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What really led to the choking death of Eric Garner?

It has been almost a year since the release of the video showing the choking death of Eric Garner as he was being arrested in Staten Island, New York. Garner’s death, along with the police shooting in Ferguson, Missouri, of Michael Brown. caused nationwide protests. Now, new details are emerging about the circumstances surrounding Garner’s death. New York Times reporter Benjamin Mueller joins Hari Sreenivasan with the latest.

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  • HARI SREENIVASAN:

    It has been almost a year now since we first saw the video showing the choking death of Eric Garner as he was being arrested on Staten Island here in New York.

    That event, along with the police shooting in Ferguson, Missouri, of Michael Brown, triggered nationwide protests. We're now learning much more about the circumstances that led to Garner's death.

    Reporter Benjamin Mueller is part of a team with The New York Times that has been working the story. And he joins us now with the latest.

    So, one of the first reports police made about the incident made no reference to actually anybody's hands being on his neck or his arms, of anything being around his neck. But yet the — the — you quote the autopsy as saying, on external examination of the neck, there are no visible injuries. On the inside, however, were telltale signs of choking.

    Why this discrepancy?

  • BENJAMIN MUELLER:

    You're right.

    I mean, this is an internal police department document that is prepared soon after his death and, in this case, before the pivotal video came out that showed the choke hold.

    It comes from interviews with supervisors who were on the scene. And there's no mention of any contact with Eric Garner's neck. That's despite them interviewing a witness, Taisha Allen, who — who told a grand jury she saw a choke hold and told us that she told the police department officials who interviewed her that day that she saw a choke hold too.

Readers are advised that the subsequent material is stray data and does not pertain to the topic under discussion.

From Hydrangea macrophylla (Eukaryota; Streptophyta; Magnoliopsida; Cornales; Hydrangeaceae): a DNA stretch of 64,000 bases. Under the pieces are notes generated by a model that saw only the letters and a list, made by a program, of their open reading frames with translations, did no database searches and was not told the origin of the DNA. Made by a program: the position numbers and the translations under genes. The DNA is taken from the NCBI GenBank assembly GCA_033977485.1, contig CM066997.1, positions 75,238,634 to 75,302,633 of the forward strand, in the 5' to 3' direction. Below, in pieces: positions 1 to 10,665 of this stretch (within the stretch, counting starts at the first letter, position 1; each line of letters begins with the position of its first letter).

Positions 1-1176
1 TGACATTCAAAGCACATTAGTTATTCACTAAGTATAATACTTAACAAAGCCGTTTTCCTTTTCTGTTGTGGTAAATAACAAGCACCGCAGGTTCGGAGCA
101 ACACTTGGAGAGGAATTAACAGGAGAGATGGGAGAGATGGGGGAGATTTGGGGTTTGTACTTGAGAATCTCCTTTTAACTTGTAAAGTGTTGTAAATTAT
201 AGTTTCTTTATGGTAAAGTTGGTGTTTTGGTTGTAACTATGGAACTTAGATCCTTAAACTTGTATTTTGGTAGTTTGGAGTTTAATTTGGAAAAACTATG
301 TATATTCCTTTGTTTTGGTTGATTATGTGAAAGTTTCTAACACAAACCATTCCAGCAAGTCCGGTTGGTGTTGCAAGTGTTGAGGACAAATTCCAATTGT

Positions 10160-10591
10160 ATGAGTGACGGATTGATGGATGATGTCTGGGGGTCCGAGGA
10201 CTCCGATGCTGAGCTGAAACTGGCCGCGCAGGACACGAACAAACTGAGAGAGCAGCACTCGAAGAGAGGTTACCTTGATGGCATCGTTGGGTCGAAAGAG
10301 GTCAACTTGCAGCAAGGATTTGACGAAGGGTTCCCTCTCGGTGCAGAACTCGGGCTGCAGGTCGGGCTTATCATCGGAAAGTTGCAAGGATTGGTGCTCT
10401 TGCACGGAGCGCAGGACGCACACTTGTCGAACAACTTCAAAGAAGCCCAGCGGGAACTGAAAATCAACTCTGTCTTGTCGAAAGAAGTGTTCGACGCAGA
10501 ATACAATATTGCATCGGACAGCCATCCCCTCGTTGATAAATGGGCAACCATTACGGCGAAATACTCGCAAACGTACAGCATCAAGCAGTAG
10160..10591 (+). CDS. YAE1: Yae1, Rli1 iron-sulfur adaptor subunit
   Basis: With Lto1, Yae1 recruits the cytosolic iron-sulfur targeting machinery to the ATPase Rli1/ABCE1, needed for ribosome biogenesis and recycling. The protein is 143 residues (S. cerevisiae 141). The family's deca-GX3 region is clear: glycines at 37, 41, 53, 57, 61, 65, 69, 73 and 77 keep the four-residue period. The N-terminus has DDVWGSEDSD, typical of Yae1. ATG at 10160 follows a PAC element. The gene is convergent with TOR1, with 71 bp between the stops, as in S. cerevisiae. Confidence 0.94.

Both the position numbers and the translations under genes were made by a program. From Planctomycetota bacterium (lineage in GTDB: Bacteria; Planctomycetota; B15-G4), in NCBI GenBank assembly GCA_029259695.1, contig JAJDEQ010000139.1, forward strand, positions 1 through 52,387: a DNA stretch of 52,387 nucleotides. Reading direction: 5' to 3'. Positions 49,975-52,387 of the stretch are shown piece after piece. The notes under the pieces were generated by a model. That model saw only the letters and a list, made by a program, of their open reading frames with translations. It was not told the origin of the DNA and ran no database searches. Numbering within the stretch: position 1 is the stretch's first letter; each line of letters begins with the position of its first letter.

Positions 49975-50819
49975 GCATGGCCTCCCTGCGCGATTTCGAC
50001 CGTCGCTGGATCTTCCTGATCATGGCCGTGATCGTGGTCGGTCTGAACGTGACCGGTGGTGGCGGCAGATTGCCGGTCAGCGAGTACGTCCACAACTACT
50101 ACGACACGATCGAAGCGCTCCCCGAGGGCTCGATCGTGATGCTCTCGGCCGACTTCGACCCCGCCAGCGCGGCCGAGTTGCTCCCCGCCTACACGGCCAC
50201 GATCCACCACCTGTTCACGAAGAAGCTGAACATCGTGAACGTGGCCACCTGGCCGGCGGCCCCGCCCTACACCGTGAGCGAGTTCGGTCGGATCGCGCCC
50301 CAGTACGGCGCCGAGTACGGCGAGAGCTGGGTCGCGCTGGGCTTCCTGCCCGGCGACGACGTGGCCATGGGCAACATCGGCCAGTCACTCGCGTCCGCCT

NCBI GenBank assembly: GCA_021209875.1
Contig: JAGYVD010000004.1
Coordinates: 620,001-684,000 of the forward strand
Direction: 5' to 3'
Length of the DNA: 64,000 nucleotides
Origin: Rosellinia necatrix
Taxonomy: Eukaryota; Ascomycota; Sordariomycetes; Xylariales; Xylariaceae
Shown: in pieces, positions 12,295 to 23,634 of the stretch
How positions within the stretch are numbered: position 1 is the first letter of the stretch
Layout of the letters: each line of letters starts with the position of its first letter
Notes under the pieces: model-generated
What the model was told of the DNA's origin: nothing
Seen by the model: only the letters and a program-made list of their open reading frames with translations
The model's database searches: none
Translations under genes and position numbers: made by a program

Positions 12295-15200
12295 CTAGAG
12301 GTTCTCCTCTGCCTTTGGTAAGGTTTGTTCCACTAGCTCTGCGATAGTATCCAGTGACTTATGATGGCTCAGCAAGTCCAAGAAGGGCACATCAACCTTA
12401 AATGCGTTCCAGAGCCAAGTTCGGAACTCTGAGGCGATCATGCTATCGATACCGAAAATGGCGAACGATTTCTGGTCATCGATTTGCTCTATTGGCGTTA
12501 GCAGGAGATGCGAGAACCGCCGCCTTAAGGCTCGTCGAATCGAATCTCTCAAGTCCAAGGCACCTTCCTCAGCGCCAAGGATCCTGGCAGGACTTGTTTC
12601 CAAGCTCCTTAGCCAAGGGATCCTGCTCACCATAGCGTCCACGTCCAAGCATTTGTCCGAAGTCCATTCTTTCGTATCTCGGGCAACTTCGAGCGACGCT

The statement attributed to her is different from the one she said she gave them.

  • HARI SREENIVASAN:

    So, if it wasn't for that video, there is a chance that that version of the truth could be the record.

    So, there's — she's also — she's also behind the second video that shows the — how the emergency responders, the ambulance folks came in, the medical technicians. The protocol is supposed to be that anyone who is having a heart attack or having breathing problems is supposed to be taken to the hospital right away.

    What happened in this case?

  • BENJAMIN MUELLER:

    From the start, the EMTs who responded actually knew very little about what they were responding to. The call came in as unknown, which is a low priority. They didn't know that police officers were involved. They didn't know what Eric Garner's condition was, all information that could have helped them prepare.

    And then, once they're on the scene, there are a series of sort of communication breakdowns that seems to have contributed to what appears to be a disorganized response. Their — the oxygen supplies are not kept by his side. In fact, they are carried away from his side by an EMT trainee who is on the scene.

    There are no fire department supervisors who are assisting in care on the scene, which is typical in a case of cardiac arrest. But, again, this didn't start as a case of that level of seriousness.

  • HARI SREENIVASAN:

    So, what has happened since? It's been almost a year now. There are still investigations under way. They haven't wrapped up. But have there been any policy changes at the NYPD because of this?

  • BENJAMIN MUELLER:

    Well, since then, the police department has instituted a retraining of some officers in the way they use force.

    They have also created a new centralized unit to investigate cases of police death — of deaths from shooting by police officers. It is not clear how exactly they're connected to the Garner incident, but, surely, that was part of a string of deaths of unarmed black men around the country that set off calls for reform.

  • HARI SREENIVASAN:

    All right, Benjamin Mueller of The New York Times, thanks so much.

  • BENJAMIN MUELLER:

    Thank you.

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